Educated: a Memoir by Tara Westover


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#1 NEW YORK TIMES BESTSELLER • An unforgettable memoir about a young girl who, kept out of school, leaves her survivalist family and goes on to earn a PhD from Cambridge University

I was enthralled and moved by this powerful memoir. The author grew up in a survivalist family in Idaho, the youngest child. She was not homeschooled—instead, she simply didn’t go to school at all, due to her father’s mistrust of public schools. Her family didn’t believe in modern medicine. Instead, her mother was an herbalist and midwife. The memoir becomes a story of her internal struggle—to believe her own version of her life and to have the strength to break away from her past.

“The extremity of Westover’s upbringing emerges gradually through her telling, which only makes the telling more alluring and harrowing.”—The New York Times Book Review

“Incredibly thought-provoking . . . so much more than a memoir about a woman who graduated college without a formal education. It is about a woman who must learn how to learn.”The Harvard Crimson

“At its heart, her memoir is a family history: not just a tale of overcoming but an uncertain elegy to the life that she ultimately rejected. Westover manages both tenderness and a savage honesty that spares no one, not even herself.”Booklist

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Something Like Happy by Eva Woods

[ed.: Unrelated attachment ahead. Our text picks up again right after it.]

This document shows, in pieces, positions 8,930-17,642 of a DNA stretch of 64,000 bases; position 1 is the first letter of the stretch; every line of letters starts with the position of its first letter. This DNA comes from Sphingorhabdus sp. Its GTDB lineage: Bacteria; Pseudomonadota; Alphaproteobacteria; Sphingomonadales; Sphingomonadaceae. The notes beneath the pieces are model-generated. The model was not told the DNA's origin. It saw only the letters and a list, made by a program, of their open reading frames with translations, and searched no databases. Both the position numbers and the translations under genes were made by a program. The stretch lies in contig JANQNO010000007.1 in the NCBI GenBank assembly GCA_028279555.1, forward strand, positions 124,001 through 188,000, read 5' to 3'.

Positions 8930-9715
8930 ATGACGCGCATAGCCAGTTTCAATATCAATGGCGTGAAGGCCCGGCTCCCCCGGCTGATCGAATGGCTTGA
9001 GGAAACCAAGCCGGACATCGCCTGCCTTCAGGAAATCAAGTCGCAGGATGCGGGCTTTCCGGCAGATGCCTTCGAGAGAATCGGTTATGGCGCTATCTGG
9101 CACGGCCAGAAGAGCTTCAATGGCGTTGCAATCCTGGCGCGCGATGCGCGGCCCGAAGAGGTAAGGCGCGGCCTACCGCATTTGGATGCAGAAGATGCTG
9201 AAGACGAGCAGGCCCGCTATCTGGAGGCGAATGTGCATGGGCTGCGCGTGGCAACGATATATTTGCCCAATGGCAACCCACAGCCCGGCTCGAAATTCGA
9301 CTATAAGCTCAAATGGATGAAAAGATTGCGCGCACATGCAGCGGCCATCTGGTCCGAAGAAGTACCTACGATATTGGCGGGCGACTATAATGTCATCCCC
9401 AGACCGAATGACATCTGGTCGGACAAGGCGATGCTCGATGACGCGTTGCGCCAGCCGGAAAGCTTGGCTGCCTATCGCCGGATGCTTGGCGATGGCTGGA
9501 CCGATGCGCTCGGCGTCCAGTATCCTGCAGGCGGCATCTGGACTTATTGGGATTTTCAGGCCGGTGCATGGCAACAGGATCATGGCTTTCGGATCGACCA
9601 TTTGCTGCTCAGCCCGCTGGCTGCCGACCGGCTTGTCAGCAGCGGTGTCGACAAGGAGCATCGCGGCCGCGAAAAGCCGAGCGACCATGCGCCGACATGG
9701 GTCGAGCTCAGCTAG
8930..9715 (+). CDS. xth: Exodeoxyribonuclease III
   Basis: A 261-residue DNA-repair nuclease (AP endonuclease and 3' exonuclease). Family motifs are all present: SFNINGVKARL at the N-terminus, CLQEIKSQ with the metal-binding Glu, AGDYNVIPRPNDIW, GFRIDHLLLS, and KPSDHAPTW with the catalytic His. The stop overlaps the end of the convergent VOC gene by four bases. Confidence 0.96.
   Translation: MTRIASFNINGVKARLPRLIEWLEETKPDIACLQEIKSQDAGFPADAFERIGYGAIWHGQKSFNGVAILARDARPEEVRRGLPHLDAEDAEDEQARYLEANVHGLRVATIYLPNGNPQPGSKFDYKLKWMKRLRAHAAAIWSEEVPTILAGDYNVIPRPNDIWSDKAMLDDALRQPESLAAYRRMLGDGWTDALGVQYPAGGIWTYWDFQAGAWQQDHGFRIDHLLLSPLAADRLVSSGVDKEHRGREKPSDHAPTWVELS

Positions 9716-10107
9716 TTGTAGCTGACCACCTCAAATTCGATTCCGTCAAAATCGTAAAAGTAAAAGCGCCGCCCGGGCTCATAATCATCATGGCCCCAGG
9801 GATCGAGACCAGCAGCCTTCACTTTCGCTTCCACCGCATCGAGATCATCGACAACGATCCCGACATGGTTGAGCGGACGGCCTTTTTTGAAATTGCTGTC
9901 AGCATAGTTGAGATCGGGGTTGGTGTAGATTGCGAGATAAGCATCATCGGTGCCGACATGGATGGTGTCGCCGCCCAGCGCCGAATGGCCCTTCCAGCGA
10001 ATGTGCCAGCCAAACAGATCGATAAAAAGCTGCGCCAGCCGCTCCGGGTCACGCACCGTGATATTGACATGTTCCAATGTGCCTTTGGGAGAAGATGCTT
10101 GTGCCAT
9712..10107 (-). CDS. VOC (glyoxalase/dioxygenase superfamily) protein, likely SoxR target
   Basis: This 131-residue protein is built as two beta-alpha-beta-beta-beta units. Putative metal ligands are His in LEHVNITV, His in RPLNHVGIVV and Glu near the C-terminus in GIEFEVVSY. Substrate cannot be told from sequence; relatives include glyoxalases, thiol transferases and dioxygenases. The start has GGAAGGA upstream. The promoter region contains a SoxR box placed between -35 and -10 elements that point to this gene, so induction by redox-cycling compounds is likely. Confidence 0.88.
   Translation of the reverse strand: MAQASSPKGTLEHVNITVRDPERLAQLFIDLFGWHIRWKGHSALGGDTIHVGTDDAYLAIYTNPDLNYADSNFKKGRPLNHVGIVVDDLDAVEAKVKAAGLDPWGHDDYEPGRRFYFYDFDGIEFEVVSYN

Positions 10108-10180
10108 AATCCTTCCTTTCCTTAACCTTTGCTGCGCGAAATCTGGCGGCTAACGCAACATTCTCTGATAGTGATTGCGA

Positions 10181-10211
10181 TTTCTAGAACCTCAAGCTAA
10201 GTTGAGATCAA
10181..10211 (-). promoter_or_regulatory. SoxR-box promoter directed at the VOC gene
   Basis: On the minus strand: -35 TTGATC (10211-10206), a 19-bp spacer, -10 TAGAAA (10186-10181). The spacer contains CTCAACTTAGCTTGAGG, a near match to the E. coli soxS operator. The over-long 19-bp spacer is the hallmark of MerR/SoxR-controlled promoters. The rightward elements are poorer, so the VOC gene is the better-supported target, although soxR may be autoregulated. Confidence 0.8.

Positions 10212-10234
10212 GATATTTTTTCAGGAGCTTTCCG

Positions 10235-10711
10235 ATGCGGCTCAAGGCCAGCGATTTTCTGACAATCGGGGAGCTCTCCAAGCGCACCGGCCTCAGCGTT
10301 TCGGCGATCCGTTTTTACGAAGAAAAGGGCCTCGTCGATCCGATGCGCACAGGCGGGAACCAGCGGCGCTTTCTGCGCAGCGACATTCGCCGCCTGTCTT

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A sweet story of love and friendship with a wonderful overall message; if you liked Jojo Moyes “Me Before You” you’ll like this too.

“Delightful page-turning awaits readers, even with Polly’s inevitable finale. Polly is a wonderful character with a positively infectious attitude-memorable and magnetic, with a healthy dose of gallows humor. Joy shines through the tears, as this novel is a life lesson that should not be ignored.” – Publisher Weekly

“Something like Happy is inspiration in a bottle. Author Woods uses her novel- inspired by a social-media hashtag-to explore the exhilaration of new friendship, the power of loss, and the evergreen tendrils of hope.” –Booklist

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Magpie Murders by Anthony Horowitz


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This is a fun, twisty murder mystery within a murder mystery.  It’s got some hallmarks of a classic Agatha Christie and a touch of the modern thriller as well.  Two mysteries for the price of one, and both are very engrossing.

Each of the narratives in Magpie Murders is engaging and fluid, each with its own charm, though Horowitz’s joyful act of Christie ventriloquism is, in particular, spectacularly impressive. – Washington Post

Magpie Murders is an ingenious, twisting tribute to the sleepy English countryside murder and will thoroughly entertain readers of old fashioned detective thrillers. – New York Journal of Book